There is no single skeleton key to unlock all the emerging market doors. Nor is there a sledgehammer available that will knock it down. Rather, the first thing is to look at common barriers. The most common obstacles are scarcity of funding, dependence on local parties, policy gaps, lack of local data, infrastructure problems, and a lack of trained healthcare professionals.

To get over these barriers, medical device and pharma companies need to switch their commercial models from sales and marketing to access, and from individual brand access to integrated cross brand planning.

Interesting examples of this successful approach include:

Baxter’s "Flying Angel" program in China in partnership with the Ministry of Health to address challenges in access to, awareness of, and affordability of peritoneal dialysis (PD) among rural patients. Baxter directly invested in logistics expansion and training doctors and nurses. The government introduced treatment guidelines in rural areas, certified hospitals for PD treatment and improved subsidies for rural patients.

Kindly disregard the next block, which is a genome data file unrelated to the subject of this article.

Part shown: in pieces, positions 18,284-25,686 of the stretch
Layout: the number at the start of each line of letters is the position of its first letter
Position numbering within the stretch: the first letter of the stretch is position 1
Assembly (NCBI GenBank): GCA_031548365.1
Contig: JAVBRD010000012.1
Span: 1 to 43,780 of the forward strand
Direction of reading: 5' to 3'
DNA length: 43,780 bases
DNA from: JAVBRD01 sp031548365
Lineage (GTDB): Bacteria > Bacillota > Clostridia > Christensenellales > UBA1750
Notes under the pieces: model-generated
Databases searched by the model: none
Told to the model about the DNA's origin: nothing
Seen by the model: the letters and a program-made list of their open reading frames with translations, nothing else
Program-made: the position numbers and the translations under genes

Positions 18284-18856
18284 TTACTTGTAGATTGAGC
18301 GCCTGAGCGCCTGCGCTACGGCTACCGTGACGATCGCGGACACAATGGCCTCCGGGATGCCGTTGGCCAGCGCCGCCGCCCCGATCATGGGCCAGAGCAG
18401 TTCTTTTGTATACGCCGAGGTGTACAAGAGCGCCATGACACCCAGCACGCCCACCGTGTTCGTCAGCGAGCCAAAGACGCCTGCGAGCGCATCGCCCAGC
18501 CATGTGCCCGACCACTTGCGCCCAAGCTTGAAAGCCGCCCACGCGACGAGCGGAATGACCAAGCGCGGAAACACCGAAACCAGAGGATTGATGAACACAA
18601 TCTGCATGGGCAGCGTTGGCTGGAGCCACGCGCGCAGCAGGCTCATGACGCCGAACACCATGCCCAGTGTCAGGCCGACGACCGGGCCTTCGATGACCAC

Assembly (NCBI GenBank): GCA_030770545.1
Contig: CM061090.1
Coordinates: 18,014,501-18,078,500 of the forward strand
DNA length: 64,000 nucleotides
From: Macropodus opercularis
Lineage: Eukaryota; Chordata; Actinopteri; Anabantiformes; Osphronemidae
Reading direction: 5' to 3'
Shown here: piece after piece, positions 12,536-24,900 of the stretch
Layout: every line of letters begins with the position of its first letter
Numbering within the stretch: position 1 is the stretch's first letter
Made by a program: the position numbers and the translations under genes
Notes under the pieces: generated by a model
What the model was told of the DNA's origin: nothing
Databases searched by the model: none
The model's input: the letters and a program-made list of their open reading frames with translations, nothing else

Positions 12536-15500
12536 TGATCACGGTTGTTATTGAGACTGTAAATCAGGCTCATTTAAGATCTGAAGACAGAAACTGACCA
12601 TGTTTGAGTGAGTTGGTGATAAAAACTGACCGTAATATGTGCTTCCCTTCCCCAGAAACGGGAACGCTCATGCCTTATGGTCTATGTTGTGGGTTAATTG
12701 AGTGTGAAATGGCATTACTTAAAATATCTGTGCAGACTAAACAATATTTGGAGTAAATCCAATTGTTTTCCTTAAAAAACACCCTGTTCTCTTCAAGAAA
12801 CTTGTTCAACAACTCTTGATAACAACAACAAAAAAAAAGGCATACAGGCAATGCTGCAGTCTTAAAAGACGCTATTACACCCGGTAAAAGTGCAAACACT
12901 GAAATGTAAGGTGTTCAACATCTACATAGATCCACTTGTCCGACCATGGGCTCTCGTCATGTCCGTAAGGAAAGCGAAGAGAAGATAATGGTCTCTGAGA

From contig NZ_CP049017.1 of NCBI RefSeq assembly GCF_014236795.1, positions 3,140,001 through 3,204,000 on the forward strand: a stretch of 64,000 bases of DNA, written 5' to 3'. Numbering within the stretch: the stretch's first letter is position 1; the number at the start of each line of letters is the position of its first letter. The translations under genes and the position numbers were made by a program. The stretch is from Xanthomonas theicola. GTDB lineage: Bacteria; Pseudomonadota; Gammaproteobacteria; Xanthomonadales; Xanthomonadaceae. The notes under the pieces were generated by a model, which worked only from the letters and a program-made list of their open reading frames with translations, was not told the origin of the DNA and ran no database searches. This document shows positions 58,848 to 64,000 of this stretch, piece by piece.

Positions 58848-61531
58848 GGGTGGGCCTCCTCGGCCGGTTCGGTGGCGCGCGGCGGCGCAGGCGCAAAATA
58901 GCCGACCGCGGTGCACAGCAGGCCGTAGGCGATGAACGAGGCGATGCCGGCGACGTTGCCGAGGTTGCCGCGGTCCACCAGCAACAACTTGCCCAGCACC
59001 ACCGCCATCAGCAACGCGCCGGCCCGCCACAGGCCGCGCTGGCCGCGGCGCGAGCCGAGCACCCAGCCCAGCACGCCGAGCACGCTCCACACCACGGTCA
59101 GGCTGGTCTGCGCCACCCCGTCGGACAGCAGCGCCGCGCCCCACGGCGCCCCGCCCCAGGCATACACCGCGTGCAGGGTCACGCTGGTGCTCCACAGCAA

Novo Nordisk devised an innovative multi-party public, private, partnership (PPP) to overcome significant barriers in awareness, affordability, and infrastructure to reach 40,000 diabetes patients in Kenya.

Roche came up with an innovative pricing scheme in the Philippines that considers what the patient can actually afford to pay. Patients prescribed the drug Herceptin undergo a means test carried out by an independent third party and receive a discount if they can’t afford to pay the full amount.

Each of these are innovative responses to unique access cases. They are also too few in number. What it does demonstrate is that companies that take a creative approach and invest more in access increase their likelihood of success.

Changing into an Access-Driven Organization

Companies that are more successful at gaining market access in emerging countries have intelligent leaders who commit to the access-driven approach. The company sets out a distinctive access approach and methodology, sharing knowledge and devising a common global access language. General managers and teams at country level are challenged in their methods and thinking. They are shown examples of what real access looks like in other countries and even other industries. Access brainstorming sessions are held and high-visibility projects, designed to grab attention, are launched and can later be rolled out across other countries. A commitment to the access approach is laid out through years-long timelines with resources in place to achieve long-term goals.

The General Manager Should Take the Lead

At country level, the general manager (GM) rightly takes the lead in building relationships with stakeholders like policy makers and other medical and non-medical influencers. The GM will lead engagement and place access at the very heart of the country strategy.